How Donald Trump is driving some Israeli Arabs to vote

Why We Wrote This

What is self-determination? At the community or national level, certainly in the Middle East context, it is often taken to mean political independence. But on an individual level, it can also mean voting in elections.

Dina Kraft
A street in the Israeli Arab village of Kafr Kara, in "The Triangle," Feb. 19, 2020.

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Maysaloon Abu Ahmad doesn’t plan to vote in Israel’s parliamentary elections March 2. “As long as the Knesset does not serve our interests, I will not vote,” she says. She’s not alone. Many Arab Israelis still don’t vote, often out of frustration.

But in recent elections, the community has asserted itself, making the Joint List, an Arab coalition, the third-largest party in parliament. And Ms. Abu Ahmad herself illustrates another trend: the community’s increasing identification and integration as Israeli. She directs a gap year program in the “Triangle,” an area home to some 300,000 Arab citizens of Israel, that brings high school graduates more deeply into Israeli society.

A proposal in President Donald Trump’s Mideast peace plan to include the "Triangle" in a possible land swap with a future Palestinian state sparked rage and fear among Arab Israelis. For many, that made the upcoming vote an important chance to push for their place as equals.

“In my opinion everyone needs to vote, because we are all in a situation we don’t want to be in. It feels very bleak," says Monira Falahen, a nurse from the village of Kafr Kara. “I also want ... to make things better, so there will be true equality between Jews and Arabs.”

The people of Kafr Kara, an Arab village of about 18,000, are proud of their highly educated populace and quick to share a favorite statistic: They are home to the highest number of doctors per capita in Israel.

That pride in their communal contribution to society is part of why for many, voting in Israel’s March 2 parliamentary elections is about voting against the negative messaging about them as Arab citizens, and for their place in Israel as equals.

Escaping the rain outside, Monira Falahen, a 29-year-old nurse, has dashed into a neighbor’s shop to buy dried apricots and almonds for her family. And she wonders aloud if this time the elections will bring a new era – one that repudiates the racism and delegitimization against Arab citizens fomented by the political right.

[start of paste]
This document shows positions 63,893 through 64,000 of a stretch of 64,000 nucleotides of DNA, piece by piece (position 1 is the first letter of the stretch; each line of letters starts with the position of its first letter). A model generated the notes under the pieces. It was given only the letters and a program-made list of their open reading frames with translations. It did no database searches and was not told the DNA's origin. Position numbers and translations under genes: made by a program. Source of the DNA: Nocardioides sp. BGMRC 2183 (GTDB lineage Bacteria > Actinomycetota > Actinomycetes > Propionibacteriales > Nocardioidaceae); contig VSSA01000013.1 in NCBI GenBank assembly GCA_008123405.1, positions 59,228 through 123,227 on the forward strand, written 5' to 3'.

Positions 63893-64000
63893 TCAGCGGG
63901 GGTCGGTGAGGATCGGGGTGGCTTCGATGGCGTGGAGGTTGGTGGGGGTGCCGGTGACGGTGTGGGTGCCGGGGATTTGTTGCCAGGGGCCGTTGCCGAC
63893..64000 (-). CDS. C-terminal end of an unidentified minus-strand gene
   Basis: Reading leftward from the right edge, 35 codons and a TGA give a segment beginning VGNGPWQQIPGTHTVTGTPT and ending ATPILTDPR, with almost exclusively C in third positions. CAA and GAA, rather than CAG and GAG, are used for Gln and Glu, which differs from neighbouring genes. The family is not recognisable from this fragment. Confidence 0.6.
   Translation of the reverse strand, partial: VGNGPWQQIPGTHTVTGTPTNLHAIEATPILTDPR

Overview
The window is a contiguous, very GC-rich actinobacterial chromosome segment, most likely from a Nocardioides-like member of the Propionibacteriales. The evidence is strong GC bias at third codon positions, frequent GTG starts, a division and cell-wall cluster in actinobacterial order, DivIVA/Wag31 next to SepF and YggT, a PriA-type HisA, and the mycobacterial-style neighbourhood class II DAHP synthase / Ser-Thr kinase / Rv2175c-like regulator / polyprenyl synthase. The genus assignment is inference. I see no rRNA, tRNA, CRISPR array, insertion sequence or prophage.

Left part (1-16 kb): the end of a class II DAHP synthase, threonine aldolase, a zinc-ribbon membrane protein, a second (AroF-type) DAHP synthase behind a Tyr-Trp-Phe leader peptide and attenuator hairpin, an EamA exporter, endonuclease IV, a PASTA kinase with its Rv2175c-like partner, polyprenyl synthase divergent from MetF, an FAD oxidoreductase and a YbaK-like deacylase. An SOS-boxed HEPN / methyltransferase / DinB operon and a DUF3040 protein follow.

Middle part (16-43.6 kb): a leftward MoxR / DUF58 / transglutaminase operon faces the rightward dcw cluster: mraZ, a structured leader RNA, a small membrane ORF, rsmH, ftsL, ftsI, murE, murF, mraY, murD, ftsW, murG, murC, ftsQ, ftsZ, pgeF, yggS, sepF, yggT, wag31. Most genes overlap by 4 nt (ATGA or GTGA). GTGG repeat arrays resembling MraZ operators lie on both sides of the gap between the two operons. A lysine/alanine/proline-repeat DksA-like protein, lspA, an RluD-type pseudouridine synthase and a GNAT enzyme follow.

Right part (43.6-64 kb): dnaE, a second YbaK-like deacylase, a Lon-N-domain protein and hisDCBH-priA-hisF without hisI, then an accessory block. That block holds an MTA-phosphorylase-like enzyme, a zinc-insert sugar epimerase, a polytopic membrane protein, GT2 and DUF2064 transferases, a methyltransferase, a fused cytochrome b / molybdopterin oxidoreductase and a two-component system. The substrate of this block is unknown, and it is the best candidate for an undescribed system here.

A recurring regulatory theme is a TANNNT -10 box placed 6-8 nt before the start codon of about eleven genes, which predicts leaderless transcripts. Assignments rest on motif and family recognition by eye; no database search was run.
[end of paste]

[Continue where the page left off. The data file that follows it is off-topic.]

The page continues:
“In my opinion everyone needs to vote, because we are all in a situation we don’t want to be in. It feels very bleak. I hope the election will push Netanyahu out,” says Ms. Falahen, referring to Israeli Prime Minister Benjamin Netanyahu, who has repeatedly suggested the Arab minority poses a threat to Israeli Jews. “But I also want to change the way things are – to make things better, so there will be true equality between Jews and Arabs.”

Kafr Kara is one of a cluster of villages and towns in an area known as “The Triangle,” home to some 300,000 Arab citizens of Israel. In President Donald Trump’s plan to resolve the Israeli-Palestinian conflict, the area was slotted as part of a possible land-swap, to be included in a future Palestinian state.

The proposal has since been disavowed by mainstream politicians, including Prime Minister Netanyahu, but the notion sparked rage and fear. Residents view the idea as an affront to their sense of themselves as citizens of Israel who are proud of their Palestinian heritage. Despite being labeled by some as a fifth column, they see their lives and futures in the state of Israel, where they are increasingly economically and socially integrated.

On Highway 65, the main road that cuts through the verdant valley containing Kafr Kara and other villages, stands a billboard. It features Ayman Odeh and Ahmed Tibi, the leaders of the Joint List, a coalition of Arab parties that joined forces and in the most recent election ranked as the third-largest party in Israel. Flanking them are President Trump and Mr. Netanyahu, but with lines crossing out their faces. In Arabic is written the message: “Your vote determines who represents you.”

Khaled Msarwe, 62, a retired construction worker, says he will be voting for the Joint List. “We feel like we are not wanted here,” he says as he packs up his groceries. This is why, he says, it’s essential to amplify the Joint List’s impact with as many votes as possible. “We need to give our sector a voice in the Knesset,” he says.

Outside support

The March vote is an unprecedented third round in a year. The previous two ended in a stalemate between Mr. Netanyahu’s right-wing and religious bloc and a cluster of center-left parties.